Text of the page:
“Search and rescue teams have completed all required tasks. The investigation will be conducted by the Air Accident Investigation Bureau under the Ministry of Transport, Malaysia.”

It’s understood the plane left Seletar Airport in Singapore and was flying to Melaka when the pilots contacted Air Traffic Control at Johor, requesting permission to land at Senai International Airport, due to technical problems. However, Voo says the aircraft did not make it to the airport before it had to land on the highway.

Meanwhile, Thomas Ong from Premier Aero Singapore, who provide services at Seletar Airport, says his company provided immigration assistance to one of the pilots prior to departure, but doesn’t know what happened to cause the emergency landing.

“We only assisted Dr Yang in immigration formalities with the Seletar Airport Authority for his arrival and departure.”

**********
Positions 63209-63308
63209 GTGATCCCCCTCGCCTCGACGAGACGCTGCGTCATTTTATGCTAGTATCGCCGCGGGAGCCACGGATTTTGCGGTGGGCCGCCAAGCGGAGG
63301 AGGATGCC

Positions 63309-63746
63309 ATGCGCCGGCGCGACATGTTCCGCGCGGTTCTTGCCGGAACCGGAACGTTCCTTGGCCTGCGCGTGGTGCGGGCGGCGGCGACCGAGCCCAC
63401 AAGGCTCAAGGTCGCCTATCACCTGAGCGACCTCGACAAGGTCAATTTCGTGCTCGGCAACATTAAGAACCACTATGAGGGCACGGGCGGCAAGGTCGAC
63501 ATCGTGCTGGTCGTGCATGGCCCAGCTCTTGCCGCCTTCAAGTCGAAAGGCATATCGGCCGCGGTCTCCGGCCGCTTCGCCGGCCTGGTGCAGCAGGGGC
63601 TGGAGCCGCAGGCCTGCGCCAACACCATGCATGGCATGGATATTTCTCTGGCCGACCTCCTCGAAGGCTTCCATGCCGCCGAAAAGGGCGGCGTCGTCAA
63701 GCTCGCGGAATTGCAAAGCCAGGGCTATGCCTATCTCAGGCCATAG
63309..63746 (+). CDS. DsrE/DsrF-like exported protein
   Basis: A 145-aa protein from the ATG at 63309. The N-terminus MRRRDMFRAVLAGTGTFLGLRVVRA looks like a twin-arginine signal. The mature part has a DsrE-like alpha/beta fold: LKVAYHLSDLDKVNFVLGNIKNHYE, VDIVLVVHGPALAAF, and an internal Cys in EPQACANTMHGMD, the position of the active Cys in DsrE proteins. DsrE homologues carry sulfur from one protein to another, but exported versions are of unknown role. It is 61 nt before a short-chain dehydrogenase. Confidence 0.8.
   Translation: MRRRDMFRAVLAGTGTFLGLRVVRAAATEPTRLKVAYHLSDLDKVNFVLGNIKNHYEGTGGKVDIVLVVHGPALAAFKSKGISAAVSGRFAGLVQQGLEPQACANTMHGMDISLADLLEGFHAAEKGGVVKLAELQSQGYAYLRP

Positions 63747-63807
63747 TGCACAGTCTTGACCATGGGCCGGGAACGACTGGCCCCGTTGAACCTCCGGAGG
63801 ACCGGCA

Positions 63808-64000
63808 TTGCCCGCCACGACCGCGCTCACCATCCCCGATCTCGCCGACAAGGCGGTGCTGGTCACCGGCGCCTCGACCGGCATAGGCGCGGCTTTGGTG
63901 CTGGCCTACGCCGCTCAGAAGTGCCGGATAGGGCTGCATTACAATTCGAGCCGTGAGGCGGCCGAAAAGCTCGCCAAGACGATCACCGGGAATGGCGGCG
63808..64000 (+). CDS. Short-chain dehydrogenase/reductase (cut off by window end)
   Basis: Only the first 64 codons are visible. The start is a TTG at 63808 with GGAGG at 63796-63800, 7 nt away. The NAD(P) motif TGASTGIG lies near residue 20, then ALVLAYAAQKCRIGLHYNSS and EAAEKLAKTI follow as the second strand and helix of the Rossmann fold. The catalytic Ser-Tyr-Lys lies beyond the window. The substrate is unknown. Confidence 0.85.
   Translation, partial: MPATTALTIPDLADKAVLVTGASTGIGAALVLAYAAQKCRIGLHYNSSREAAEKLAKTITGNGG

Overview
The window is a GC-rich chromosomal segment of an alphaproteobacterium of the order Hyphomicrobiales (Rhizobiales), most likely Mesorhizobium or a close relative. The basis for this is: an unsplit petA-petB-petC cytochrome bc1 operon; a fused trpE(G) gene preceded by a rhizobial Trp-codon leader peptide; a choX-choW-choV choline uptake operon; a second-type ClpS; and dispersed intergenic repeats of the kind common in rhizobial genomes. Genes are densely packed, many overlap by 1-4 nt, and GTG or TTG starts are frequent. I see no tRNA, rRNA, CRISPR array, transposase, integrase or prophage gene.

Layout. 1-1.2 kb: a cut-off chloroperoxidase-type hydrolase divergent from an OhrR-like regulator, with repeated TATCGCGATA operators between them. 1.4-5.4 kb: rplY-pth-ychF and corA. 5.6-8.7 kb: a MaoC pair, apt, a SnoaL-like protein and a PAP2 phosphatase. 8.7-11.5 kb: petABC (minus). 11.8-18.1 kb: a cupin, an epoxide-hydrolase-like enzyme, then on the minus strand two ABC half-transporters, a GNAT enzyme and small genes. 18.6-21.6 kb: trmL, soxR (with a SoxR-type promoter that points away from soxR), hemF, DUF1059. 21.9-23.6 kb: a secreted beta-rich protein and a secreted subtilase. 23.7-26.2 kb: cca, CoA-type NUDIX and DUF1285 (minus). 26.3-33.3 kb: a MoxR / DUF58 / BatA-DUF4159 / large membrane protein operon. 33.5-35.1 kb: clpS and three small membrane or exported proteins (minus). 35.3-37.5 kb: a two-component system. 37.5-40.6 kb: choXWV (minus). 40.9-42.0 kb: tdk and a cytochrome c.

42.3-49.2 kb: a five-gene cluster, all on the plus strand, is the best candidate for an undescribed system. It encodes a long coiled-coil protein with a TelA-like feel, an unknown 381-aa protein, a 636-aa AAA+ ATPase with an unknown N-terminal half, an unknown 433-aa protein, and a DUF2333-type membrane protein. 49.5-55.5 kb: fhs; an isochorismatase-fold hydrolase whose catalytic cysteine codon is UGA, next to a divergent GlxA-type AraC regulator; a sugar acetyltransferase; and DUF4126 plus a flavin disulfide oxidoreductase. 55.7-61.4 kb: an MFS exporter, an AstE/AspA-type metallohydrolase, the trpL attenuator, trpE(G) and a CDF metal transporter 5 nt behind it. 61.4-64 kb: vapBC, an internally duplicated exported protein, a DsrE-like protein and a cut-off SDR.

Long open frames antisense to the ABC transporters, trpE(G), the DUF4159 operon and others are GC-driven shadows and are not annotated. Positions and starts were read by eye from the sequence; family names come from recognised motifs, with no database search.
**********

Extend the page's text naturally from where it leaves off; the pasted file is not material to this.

SOURCE: Coconuts

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Coronavirus (Covid-19)

Singapore – Hong Kong travel bubble delayed due to Covid rise in HK

Maya Taylor

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Singapore – Hong Kong travel bubble delayed due to Covid rise in HK | The Thaiger
PHOTO: Ruslan Bardash on Unsplash

Singapore and Hong Kong have agreed to delay their travel bubble plans as Hong Kong experiences a jump in Covid-19 cases. Although case numbers in both cities are nowhere near as serious as what’s currently being seen in places like Europe and the US, officials are erring on the side of caution and postponing the plan by at least 2 weeks.